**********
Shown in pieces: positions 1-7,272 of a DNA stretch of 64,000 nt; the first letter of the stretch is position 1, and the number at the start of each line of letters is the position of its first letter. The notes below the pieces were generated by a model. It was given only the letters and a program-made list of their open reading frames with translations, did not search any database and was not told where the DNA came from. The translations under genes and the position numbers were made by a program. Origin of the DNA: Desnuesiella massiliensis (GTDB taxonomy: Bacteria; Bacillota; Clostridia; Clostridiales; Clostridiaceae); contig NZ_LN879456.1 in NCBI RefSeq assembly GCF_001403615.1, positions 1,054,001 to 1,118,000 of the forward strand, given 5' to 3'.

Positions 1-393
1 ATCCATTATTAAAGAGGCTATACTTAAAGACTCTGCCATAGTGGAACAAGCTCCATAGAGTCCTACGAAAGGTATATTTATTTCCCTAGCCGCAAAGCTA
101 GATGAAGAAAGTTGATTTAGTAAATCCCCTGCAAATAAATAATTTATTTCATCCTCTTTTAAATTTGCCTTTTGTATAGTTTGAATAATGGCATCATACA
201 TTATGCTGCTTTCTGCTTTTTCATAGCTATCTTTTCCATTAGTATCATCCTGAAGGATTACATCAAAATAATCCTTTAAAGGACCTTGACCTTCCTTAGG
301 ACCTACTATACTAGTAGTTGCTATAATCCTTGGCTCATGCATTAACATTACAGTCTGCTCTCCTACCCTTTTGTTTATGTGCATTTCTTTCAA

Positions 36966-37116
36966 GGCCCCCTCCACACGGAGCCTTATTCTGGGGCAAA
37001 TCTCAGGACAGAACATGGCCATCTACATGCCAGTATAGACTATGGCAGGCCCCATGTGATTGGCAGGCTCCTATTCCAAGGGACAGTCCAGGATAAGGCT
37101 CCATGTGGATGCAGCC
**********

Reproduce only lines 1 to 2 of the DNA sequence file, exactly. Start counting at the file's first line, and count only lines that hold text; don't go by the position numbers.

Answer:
Shown in pieces: positions 1-7,272 of a DNA stretch of 64,000 nt; the first letter of the stretch is position 1, and the number at the start of each line of letters is the position of its first letter. The notes below the pieces were generated by a model. It was given only the letters and a program-made list of their open reading frames with translations, did not search any database and was not told where the DNA came from. The translations under genes and the position numbers were made by a program. Origin of the DNA: Desnuesiella massiliensis (GTDB taxonomy: Bacteria; Bacillota; Clostridia; Clostridiales; Clostridiaceae); contig NZ_LN879456.1 in NCBI RefSeq assembly GCF_001403615.1, positions 1,054,001 to 1,118,000 of the forward strand, given 5' to 3'.

Positions 1-393